Former «Free China» developing a distinct Taiwanese identity

Flag of the Republic of China (Taiwan)

Taiwan, according to the current Constitution still called the «Republic of China», was baptized «Formosa» by some Portuguese sailors which never went ashore and then briefly occupied both by the Spanish and the Dutch. It later offered a safe place of refuge for those Chinese who during the Qing-Dynasty didn’t want to live under Manchu rule.

In 1895, after the First Sino-Japanese war, Nippon took over an island almost forgotten by Peking and in the 50 years until its unconditional surrender in World War II turned it into a model colony.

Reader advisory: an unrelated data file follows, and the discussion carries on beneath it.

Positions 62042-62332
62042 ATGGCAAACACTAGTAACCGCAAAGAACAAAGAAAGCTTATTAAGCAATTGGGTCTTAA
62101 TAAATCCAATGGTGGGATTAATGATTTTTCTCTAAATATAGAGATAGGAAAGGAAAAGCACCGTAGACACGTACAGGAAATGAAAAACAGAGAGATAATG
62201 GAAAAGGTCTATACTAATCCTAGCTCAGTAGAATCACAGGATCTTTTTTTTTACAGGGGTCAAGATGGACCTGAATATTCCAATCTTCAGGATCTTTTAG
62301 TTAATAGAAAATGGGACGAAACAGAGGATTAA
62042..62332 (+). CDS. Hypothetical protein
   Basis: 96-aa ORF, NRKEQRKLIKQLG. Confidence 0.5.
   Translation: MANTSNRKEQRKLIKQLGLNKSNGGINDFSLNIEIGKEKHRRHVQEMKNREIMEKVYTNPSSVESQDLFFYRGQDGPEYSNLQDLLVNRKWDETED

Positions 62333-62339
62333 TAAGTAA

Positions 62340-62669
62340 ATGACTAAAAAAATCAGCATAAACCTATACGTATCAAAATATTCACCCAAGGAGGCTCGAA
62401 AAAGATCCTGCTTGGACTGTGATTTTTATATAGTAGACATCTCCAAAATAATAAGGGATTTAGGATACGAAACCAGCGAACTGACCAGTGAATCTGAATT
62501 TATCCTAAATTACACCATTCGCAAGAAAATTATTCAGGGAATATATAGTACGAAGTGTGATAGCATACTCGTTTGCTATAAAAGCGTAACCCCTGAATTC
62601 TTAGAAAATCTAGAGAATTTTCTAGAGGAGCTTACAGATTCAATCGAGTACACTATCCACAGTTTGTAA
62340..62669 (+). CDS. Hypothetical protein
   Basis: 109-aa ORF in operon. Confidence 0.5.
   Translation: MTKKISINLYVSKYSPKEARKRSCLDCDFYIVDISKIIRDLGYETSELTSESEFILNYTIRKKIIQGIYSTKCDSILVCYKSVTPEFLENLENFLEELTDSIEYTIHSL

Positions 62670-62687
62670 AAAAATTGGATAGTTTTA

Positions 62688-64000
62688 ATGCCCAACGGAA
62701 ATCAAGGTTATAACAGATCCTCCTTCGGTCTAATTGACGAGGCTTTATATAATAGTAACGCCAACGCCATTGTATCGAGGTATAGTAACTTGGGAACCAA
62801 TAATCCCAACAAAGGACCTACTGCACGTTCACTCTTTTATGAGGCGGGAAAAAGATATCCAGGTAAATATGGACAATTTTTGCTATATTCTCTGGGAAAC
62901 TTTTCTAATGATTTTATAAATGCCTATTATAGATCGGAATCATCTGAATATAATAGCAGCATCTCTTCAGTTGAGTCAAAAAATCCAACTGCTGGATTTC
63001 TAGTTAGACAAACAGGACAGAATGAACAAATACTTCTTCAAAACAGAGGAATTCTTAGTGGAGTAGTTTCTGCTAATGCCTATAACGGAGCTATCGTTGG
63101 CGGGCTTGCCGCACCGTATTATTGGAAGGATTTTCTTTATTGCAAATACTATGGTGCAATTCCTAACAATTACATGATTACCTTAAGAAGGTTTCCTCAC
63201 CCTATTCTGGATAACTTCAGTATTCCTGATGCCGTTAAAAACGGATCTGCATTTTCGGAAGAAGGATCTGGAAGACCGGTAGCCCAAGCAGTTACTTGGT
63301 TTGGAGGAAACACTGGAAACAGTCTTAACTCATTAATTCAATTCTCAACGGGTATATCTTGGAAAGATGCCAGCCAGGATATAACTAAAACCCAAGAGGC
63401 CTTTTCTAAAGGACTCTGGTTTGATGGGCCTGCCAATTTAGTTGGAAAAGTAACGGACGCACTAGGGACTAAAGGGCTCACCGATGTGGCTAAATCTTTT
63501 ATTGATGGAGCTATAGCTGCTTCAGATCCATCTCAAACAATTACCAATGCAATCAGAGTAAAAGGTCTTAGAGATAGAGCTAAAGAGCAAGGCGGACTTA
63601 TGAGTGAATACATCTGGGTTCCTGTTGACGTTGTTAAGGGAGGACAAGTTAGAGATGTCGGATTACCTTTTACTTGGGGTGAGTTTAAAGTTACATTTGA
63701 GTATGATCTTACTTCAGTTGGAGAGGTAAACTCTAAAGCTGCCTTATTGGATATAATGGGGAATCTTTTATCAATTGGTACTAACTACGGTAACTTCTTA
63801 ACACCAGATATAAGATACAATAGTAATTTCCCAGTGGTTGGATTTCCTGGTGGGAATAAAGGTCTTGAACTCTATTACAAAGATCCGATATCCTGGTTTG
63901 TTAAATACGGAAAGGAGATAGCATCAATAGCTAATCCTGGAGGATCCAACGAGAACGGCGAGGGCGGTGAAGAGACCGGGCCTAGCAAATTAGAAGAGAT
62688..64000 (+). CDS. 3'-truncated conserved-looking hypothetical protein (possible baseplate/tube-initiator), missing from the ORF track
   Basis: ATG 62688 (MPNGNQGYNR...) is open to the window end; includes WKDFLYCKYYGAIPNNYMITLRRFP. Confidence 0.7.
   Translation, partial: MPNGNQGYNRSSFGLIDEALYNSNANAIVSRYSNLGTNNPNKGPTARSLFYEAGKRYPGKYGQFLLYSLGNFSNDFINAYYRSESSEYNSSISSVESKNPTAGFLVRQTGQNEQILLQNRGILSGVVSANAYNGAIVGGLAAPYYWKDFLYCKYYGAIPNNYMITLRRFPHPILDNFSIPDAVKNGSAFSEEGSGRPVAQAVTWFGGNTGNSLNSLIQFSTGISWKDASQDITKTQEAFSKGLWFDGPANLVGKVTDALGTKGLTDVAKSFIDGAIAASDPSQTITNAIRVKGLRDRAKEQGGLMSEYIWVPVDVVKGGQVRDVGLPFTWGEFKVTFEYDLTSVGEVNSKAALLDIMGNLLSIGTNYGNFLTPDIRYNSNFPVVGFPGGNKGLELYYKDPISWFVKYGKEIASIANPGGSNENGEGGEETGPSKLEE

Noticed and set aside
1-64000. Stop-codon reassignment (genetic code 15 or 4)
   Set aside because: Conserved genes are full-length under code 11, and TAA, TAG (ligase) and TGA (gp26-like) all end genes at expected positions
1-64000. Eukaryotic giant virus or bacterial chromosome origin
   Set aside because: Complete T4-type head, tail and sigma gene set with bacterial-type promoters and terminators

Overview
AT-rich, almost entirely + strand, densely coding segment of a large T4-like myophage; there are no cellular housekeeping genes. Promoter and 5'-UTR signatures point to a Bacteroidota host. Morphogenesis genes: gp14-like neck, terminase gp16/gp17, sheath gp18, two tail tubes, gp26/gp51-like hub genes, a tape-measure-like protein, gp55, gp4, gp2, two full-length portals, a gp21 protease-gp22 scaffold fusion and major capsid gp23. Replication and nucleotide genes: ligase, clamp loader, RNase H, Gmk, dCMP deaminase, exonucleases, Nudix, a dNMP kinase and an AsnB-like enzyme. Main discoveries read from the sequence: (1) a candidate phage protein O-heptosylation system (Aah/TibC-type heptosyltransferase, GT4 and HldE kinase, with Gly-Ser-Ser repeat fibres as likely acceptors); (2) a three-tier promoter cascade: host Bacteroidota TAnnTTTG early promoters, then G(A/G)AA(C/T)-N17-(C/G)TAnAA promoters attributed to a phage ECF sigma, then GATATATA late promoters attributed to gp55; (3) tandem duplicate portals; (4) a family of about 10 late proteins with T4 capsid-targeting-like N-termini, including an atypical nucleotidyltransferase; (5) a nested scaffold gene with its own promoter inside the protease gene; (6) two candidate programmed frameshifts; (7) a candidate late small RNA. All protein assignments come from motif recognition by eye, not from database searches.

Step by step, a modern infrastructure was created which, together with gradually introduced compulsory schooling and female education, formed the basis for Taiwan’s economic upswing in the second half of the 20th century.

During the Cold War, Taiwan was also called Free China. After a bitter defeat in the Chinese Civil War, Chiang Kai-shek (1887-1975) in 1949 fled there with his government, many members of the Chinese elite and roughly two millions of soldiers to avoid falling into the hands of Mao Tse-tung’s (1893-1976) henchmen.

His dream of reconquering the whole of China from the hands of the officially so-called «communist bandits» was never to come true. Chiang died in 1975 in Taipei, even before his worst enemy.

In 1971, when at Maoist Albania’s request Taiwan lost its claim to solely represent all of China and the most hated Chinese Communists became members of the United Nations (UN), he committed a tremendous foreign policy mistake.